A Republican candidate for sheriff in New Hampshire apologized today after saying he could use deadly force if necessary to stop an abortion doctor, a comment made as the GOP tries to move beyond Missouri Senate candidate Todd Akin’s own abortion comment.
“I want to be clear to the people of New Hampshire that I made several comments about the use of deadly force against abortion doctors that I regret, that I apologize for, and that I fully retract,” said Hillsborough County sheriff candidate Frank Szabo. “In making comments yesterday, I let my passionate stance against abortion get the better of me.”
Szabo, a Tea Party Republican challenging incumbent Sheriff James Hardy, a fellow Republican, added: “I honestly can’t imagine a situation where I would want to use deadly force. In fact, I would use every possible peaceful and lawful tool at my disposal to execute the job of Hillsborough County sheriff, and the people of the county should have confidence in that.”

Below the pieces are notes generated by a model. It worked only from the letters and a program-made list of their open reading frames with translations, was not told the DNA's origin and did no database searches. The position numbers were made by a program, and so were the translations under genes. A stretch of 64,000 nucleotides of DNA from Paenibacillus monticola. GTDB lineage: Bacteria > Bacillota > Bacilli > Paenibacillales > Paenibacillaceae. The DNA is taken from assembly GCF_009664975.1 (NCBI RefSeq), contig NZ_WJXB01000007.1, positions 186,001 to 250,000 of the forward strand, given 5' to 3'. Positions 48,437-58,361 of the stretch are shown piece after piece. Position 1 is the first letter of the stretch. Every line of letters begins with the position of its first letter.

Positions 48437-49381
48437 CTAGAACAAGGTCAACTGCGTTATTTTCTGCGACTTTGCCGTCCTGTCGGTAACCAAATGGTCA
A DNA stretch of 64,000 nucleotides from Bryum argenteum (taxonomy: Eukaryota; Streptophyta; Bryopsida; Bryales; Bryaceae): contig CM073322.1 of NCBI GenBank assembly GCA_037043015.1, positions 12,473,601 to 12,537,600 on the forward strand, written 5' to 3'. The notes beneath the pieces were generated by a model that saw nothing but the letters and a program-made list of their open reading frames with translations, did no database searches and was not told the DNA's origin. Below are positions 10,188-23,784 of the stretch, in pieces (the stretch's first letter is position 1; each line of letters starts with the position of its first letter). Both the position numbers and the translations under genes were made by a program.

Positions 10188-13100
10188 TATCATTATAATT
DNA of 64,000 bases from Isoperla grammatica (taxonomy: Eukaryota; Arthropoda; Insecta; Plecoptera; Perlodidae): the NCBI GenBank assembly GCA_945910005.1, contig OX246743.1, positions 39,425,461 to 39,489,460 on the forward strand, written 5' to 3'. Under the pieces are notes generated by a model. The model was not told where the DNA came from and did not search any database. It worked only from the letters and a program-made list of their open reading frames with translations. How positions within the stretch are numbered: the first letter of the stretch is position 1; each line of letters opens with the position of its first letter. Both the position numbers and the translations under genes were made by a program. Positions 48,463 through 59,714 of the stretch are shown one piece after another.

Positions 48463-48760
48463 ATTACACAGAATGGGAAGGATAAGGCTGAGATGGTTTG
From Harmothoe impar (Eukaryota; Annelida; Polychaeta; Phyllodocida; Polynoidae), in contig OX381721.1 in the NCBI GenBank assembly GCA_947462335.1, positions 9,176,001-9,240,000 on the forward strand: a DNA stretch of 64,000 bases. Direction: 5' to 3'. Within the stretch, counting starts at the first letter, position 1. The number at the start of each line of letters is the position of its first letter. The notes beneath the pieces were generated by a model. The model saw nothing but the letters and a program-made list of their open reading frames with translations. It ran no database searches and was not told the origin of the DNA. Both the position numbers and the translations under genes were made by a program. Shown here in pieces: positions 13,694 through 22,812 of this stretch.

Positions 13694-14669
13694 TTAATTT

Hillsborough County is the most populous in New Hampshire, running along the Massachusetts border from Salem west to New Ipswich, and north through Manchester.
WMUR-TV and the Bedford, N.H., Patch reported Szabo’s initial comments on Wednesday.
“The big issue here is the sheriff is supposed to protect all of its citizens,” Szabo said initially. “Just because a person is not born yet doesn’t mean he or she shouldn’t have same level of protection. Someone needs to stand up and tell federal and state officials they’re wrong if it’s in the best interest of citizens ... but my main point is deadly force is always a last resort.”
In his statement today, Szabo said, “What I said was inexcusable, and as sheriff, I would not use lethal force against an abortion doctor.”
He added, “While I maintain that abortion is unlawful because it strips the right to life from a helpless unborn child, I recognize it is legal, and for that reason deadly force against an abortion doctor is not justifiable.”
Akin, a Republican challenging incumbent Democratic Senator Claire McCaskill of Missouri, apologized earlier this week after saying in a television interview that if a woman suffers a “legitimate rape,” her body has defenses to prevent her from becoming pregnant.
Akin himself is a staunch opponent of abortion.
The comment prompted condemnation from presumptive Republican presidential nominee Mitt Romney and Massachusetts Senator Scott Brown, who is in a tough reelection campaign against Democrat Elizabeth Warren.